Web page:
Google targeted homeless people with ‘dark skin’ to improve facial recognition

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The morally superior tech elite at Google allegedly used facial recognition technology to target people with “dark skin” in exchange for $5 gift cards.

Facial recognition technology’s failures when it comes to accurately identifying people of color have been well documented and much criticized. But an attempt by Google to improve its facial recognition algorithms by collecting data from people with dark skin is raising further concerns about the ethics of the data harvesting.

Google has been using subcontracted workers to collect face scans from members of the public in exchange for $5 gift cards, according to a report from the New York Daily News. The face scan collection project had been previously reported, but anonymous sources described unethical and deceptive practices to the Daily News.

The subcontracted workers were employed by staffing firm Randstad but directed by Google managers, according to the report. They were instructed to target people with “darker skin tones” and those who would be more likely to be enticed by the $5 gift card, including homeless people and college students.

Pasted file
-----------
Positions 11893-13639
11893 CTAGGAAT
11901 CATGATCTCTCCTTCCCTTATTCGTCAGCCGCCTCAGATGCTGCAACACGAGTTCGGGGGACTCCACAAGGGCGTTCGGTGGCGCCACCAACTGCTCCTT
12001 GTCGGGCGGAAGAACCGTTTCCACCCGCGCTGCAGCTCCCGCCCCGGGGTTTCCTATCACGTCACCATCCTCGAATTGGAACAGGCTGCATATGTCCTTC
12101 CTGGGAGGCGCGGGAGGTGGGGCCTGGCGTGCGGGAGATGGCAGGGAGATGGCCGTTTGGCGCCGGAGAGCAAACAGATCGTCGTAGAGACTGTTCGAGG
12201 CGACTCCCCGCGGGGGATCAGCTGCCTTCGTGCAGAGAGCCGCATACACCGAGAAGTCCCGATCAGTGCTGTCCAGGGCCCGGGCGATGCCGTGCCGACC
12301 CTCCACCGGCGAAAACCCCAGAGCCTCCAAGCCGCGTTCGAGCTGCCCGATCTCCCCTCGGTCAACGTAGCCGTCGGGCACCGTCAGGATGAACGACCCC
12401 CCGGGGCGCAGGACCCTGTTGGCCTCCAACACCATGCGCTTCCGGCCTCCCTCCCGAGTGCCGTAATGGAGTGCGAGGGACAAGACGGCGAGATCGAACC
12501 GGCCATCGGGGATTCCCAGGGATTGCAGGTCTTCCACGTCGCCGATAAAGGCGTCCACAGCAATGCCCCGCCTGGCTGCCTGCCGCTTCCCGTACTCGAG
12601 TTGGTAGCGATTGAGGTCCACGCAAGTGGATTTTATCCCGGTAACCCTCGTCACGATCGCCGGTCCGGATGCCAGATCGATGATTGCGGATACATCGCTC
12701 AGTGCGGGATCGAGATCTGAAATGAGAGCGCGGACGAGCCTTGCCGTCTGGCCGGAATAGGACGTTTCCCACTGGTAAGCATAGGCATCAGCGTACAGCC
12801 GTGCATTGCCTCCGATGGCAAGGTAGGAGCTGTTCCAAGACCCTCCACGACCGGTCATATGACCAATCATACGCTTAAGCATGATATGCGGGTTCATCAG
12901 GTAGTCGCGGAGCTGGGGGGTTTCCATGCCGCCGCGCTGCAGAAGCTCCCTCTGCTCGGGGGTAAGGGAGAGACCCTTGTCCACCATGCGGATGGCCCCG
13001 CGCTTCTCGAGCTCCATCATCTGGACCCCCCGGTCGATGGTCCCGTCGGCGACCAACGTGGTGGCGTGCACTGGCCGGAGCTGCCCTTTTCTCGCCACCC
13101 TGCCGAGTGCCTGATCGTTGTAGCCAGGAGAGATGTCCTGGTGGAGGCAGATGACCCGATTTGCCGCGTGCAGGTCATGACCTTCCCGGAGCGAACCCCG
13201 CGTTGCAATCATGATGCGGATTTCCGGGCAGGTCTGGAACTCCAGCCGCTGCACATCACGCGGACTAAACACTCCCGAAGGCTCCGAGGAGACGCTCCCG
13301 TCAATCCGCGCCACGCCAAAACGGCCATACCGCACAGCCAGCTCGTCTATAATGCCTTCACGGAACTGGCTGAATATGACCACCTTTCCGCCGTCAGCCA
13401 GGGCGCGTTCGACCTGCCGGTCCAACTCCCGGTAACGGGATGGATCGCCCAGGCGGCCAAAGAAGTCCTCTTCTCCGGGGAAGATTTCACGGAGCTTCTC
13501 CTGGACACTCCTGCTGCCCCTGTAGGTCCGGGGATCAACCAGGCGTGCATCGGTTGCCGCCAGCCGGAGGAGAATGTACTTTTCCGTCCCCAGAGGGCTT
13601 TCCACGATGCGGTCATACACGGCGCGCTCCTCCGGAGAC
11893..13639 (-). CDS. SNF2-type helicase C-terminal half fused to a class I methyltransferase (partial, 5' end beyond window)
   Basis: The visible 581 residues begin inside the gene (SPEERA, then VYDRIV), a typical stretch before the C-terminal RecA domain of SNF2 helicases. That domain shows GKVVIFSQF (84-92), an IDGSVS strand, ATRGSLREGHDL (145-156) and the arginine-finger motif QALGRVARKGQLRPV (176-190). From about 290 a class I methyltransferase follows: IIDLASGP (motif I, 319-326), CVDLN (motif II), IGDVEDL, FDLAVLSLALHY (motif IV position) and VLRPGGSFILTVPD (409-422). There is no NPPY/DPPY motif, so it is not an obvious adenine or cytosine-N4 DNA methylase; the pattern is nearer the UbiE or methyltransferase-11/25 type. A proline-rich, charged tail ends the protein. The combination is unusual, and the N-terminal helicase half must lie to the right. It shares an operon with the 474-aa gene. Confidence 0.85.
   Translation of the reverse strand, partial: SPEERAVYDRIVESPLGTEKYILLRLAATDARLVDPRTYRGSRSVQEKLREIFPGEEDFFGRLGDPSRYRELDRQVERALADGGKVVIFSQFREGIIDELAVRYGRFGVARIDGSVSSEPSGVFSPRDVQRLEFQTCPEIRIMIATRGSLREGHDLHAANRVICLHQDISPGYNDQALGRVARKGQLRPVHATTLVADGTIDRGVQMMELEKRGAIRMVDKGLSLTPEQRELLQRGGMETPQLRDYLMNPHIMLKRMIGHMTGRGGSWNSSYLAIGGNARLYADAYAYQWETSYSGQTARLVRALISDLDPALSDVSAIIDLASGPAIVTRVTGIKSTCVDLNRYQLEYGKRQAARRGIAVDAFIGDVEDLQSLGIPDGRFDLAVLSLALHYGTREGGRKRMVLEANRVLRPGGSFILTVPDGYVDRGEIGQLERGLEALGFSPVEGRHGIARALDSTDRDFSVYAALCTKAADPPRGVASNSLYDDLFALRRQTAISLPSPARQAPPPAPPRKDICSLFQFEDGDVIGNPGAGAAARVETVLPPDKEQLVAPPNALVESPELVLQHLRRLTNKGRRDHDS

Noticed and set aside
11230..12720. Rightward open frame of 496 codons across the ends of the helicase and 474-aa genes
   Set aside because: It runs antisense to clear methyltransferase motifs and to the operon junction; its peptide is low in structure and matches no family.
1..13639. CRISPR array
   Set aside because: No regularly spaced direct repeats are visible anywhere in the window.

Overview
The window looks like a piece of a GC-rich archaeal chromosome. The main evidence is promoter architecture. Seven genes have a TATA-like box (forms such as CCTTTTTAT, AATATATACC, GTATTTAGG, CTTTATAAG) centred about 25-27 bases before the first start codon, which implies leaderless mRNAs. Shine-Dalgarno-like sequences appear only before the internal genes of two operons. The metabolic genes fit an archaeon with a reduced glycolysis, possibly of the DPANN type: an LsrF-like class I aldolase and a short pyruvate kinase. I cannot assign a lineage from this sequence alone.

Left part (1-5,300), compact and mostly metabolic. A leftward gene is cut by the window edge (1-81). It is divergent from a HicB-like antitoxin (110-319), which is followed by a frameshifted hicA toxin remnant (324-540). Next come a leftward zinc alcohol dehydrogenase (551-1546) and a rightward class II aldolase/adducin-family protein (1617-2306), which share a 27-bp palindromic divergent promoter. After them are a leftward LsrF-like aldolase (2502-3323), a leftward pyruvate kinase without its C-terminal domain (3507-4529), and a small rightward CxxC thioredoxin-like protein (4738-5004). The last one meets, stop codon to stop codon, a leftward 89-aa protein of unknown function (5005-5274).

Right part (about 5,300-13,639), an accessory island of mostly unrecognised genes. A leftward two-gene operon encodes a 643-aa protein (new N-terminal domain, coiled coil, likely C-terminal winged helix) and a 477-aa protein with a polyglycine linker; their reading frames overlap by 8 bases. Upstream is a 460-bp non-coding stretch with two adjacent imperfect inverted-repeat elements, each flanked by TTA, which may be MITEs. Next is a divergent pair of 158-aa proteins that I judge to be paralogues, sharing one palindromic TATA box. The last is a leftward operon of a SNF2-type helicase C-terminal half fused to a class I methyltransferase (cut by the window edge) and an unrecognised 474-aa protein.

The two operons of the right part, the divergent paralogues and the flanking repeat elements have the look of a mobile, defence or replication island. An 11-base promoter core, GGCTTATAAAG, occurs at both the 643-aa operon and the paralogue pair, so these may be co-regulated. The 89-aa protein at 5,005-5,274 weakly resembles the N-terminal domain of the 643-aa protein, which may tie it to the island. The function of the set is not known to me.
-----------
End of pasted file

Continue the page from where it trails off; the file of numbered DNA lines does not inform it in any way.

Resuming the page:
“We’re taking these claims seriously and investigating them,” a Google spokesperson said in a statement. “The allegations regarding truthfulness and consent are in violation of our requirements for volunteer research studies and the training that we provided.”

The spokesperson added that the “collection of face samples for machine learning training” were intended to “build fairness” into the “face unlock feature” for the company’s new phone, Pixel 4.

“It’s critical we have a diverse sample, which is an important part of building an inclusive product,” the spokesperson said, adding that the face unlock feature will provide users with “a powerful new security measure”.

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